Ten Cardinal Rules for Talking to Non-Architects

Larry Speck has a storied career, and is still going strong. He is a Senior Principal at a multidisciplinary firm that is ranked among the top A/E firms in the US according to industry publications; his work has won numerous awards; he is published; he served as the Dean of the School of Architecture at the University of Texas (UT) at Austin where he still teaches and he works on fascinating projects for Fortune 500 entities, major government agencies and comparable clients. Yet, he still envies people in other industries, such as the culinary arts.

Larry explained at a recent 8:00am Saturday morning presentation with over 100 attendees that over time, he has come to realize that the public perception of architecture as a career doesn’t quite align with reality. Even though the average American spends 95% of their time inside a built environment, people still perceive architecture as esoteric or almost incomprehensible. Yet, the very same people who back away or glaze over when they meet an architect can speak knowledgeably – and excitedly - about food such as different types of root vegetable preparation, nutritional content and palate compatibility.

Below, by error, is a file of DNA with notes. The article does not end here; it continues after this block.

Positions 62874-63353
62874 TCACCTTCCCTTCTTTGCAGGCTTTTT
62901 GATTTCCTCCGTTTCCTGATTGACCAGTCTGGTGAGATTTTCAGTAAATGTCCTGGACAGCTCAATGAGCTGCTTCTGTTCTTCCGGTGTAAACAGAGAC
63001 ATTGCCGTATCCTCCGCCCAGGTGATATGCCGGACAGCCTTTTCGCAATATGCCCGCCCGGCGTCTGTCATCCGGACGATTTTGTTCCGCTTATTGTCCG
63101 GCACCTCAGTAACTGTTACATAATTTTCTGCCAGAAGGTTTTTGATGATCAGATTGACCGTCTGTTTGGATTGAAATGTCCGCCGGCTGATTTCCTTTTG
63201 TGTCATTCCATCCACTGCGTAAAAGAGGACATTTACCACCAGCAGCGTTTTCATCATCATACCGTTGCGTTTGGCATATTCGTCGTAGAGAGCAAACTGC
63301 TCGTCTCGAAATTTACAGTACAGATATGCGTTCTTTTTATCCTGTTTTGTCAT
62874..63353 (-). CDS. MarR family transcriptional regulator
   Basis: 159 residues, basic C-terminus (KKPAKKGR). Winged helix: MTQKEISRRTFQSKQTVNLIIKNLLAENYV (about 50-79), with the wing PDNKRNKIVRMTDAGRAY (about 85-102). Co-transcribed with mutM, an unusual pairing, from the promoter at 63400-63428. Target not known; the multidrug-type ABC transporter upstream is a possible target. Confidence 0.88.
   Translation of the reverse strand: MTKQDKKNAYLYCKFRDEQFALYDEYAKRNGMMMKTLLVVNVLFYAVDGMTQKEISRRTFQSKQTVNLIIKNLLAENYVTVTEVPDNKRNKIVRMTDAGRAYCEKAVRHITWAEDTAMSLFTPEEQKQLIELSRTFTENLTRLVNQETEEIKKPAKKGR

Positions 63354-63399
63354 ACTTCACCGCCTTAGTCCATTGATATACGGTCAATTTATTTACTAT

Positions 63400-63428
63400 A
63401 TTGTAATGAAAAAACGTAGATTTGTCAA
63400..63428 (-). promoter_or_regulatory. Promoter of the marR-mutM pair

He exhorted the architects in attendance to take cues from chefs and wait staff who take the time to explain to diners what their options are, what they are about to experience and how it’s prepared. Larry knows of what he speaks – he teaches the single most popular elective course at UT geared toward non-architecture majors titled “Architecture in Society”. According to the UT registrar, approximately 1 of 12 undergraduates takes this course, for a total of 16,000 students to date. And he still offers it. Additionally, he is a Topaz Medallion recipient, the highest honor given to an architectural educator from the American Institute of Architects (AIA) and the Association of Collegiate Schools of Architecture (ACSA). 

The Saturday morning presentation was titled “Ten Cardinal Rules for Talking to Non-architects About Architecture” and is a combination of anecdotes, observations and statistics to help architects understand how to better convey what they do. His starting advice is, “Just do it – start talking.” While the above image gallery of rules with accompanying captions doesn't convey the stories that kept his audience riveted – and laughing in acknowledgement of what we’ve all seen and heard ourselves - it should motivate you to sign up for any opportunity you may find to attend this talk.